3 Signs That Your Dental Bridges Do Not Fit

If you wear dental bridges, it is crucial that they fit properly. While your dentist will work in conjunction with the dental lab to ensure a proper fit, things like changes in weight, certain medications, and hormonal fluctuations can cause your bridges to feel to loose or too tight. Here are three signs that your dental bridges do not fit properly and what you can do about them:

Friction Ulcers

If your dentures or bridges are too loose, you may develop friction ulcers or other sores inside your mouth. Friction ulcers are the result of your dental appliances rubbing against the soft tissue in your mouth.

In people who wear ill-fitting dental bridges, friction ulcers are most commonly found on the gum line, however, they can develop anywhere in your mouth, especially when your bridges slip out of place. If your appliances are too big or too small, make an appointment with your dentist.

Oral ulcers need to be treated as soon as possible because they can quickly get infected. To soothe a sore mouth, try swishing your mouth with a mild saltwater solution for a few seconds a couple times a day. Salt will help soothe irritated tissues, and because salt may have antibacterial properties, it may also help clear your infection. It is important to note, however, that saltwater rinses are no substitute for antibiotics. 

While Marks On Inner Cheeks

If your dental appliances shift out of place because they do not fit properly, you may accidentally bite the insides of your cheeks. If this happens on a regular basis, your may notice white bite marks on the lining of your cheeks.

These lines can become keratinized, and become hard. Keratinized cheek lines often heal after the source of irritation has been removed, however, you should see your dentist if they persist. Removing your dental bridges while your tissue heals will help prevent further irritation and will help speed healing.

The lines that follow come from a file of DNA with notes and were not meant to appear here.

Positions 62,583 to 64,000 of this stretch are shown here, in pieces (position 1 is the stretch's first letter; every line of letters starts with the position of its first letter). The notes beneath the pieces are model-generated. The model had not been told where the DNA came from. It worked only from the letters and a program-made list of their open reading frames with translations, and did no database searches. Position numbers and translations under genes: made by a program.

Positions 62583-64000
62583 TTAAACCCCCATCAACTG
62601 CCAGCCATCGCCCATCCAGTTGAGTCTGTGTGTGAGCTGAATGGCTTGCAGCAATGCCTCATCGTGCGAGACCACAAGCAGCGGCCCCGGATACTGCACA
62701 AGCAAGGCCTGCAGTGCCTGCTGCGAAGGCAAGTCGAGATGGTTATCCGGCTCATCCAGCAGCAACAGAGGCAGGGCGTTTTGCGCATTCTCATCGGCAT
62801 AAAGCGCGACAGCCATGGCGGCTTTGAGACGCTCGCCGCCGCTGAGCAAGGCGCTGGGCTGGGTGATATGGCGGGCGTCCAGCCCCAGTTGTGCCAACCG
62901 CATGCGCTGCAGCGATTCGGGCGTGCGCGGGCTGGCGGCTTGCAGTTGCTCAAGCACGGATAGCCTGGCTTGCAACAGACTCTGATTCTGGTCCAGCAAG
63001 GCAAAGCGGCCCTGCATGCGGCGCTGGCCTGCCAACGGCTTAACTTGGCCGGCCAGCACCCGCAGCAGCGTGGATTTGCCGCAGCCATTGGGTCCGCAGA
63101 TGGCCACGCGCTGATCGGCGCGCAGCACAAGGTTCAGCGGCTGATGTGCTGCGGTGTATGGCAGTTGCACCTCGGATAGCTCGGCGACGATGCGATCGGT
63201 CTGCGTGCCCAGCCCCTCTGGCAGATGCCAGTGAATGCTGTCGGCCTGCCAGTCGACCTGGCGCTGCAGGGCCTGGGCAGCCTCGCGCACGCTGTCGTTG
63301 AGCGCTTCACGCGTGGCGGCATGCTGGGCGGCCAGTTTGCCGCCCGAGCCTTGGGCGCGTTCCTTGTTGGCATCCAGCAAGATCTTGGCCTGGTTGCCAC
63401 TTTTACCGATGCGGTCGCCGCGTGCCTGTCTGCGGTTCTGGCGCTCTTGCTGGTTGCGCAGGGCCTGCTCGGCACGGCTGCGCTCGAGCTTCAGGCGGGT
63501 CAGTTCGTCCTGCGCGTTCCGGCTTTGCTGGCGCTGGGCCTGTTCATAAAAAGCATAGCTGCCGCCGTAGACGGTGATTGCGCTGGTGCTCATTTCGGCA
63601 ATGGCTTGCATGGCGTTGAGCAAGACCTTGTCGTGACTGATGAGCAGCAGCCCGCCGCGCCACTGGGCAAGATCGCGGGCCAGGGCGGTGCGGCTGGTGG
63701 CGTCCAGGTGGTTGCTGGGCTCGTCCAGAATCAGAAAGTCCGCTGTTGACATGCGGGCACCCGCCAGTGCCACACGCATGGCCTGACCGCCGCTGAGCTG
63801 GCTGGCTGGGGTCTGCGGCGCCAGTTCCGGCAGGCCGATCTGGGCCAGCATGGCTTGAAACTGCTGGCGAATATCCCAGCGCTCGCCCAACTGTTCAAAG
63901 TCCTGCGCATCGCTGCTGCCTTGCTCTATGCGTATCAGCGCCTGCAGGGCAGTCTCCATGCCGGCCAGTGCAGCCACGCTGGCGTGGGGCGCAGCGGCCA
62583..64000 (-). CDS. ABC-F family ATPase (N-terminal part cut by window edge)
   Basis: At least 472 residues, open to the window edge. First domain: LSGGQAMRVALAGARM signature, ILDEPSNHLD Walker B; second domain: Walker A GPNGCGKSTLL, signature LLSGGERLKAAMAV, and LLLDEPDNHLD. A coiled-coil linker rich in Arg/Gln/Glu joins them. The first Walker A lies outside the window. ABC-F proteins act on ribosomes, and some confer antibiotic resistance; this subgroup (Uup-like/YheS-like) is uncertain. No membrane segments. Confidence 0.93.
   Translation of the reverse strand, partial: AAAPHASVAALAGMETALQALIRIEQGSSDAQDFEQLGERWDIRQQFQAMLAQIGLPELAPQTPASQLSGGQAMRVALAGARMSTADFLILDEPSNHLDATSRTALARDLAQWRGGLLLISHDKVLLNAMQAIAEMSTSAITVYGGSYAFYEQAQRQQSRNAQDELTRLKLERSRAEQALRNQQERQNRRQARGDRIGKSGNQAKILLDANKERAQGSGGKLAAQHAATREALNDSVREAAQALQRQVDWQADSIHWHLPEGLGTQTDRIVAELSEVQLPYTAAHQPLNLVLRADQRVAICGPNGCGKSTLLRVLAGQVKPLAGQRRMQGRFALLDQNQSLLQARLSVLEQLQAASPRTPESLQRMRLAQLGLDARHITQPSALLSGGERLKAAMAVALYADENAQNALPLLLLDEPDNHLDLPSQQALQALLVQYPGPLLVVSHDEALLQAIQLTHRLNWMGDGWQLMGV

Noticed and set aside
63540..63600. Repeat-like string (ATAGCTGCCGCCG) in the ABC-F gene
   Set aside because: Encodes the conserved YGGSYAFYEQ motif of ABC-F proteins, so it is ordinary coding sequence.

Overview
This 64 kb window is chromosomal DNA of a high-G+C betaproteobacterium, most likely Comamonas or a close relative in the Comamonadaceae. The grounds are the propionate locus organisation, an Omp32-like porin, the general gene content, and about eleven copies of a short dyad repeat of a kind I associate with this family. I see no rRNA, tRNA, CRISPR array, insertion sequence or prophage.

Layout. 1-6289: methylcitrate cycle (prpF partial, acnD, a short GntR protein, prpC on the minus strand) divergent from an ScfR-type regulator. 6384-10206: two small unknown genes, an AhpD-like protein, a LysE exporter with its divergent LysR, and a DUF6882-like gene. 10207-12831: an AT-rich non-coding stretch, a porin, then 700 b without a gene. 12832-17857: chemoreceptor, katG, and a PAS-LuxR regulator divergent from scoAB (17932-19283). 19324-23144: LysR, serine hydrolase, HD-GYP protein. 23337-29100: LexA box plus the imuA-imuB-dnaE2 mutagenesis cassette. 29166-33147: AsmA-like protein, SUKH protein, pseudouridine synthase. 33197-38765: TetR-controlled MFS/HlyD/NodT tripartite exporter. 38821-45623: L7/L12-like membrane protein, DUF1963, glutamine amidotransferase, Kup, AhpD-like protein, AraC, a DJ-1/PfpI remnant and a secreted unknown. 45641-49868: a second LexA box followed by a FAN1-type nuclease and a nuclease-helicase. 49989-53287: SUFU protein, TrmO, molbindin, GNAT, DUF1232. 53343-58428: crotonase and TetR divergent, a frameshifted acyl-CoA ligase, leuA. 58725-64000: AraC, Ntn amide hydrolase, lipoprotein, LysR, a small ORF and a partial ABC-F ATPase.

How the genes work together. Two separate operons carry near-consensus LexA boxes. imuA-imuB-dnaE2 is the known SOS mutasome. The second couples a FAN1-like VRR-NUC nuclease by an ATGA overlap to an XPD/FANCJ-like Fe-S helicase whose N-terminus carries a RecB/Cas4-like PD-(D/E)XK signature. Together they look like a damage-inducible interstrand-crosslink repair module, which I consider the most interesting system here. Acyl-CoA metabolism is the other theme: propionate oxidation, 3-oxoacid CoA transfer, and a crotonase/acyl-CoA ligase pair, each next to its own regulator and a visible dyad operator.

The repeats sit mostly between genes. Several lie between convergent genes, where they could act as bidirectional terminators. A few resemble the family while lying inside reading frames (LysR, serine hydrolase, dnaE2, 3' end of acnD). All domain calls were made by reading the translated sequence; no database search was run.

Increasing your dietary intake of vitamin C-rich foods such as green leafy vegetables may help improve the quality of your oral tissues. Citrus fruits are high in vitamin C, however, the acidity may further irritate sensitive areas of your mouth.

Bad Taste In The Mouth

Both too tight and too loose dental bridges can lead to a bad taste in your mouth. Bridges that are ill-fitting can cause sores in your mouth, and if they become infected, you may notice an unpleasant taste. If the infection is not treated promptly, it can spread to your tonsils and cause bacteria-laden pockets in the folds of your tonsils.

Even if the friction sores are not infected, you may still notice an unusual or bad taste in your mouth because irritated soft tissue can bleed. While you are waiting to see your dentist, drink plenty of water throughout the day and swish your mouth with a mild saltwater solution. 

If your oral appliances feel uncomfortable, make an appointment with your dentist, or someone like Michael G Landy DDS. When your bridges fit properly, you will be able to chew your food better and you will decrease your risk for friction ulcers and infection.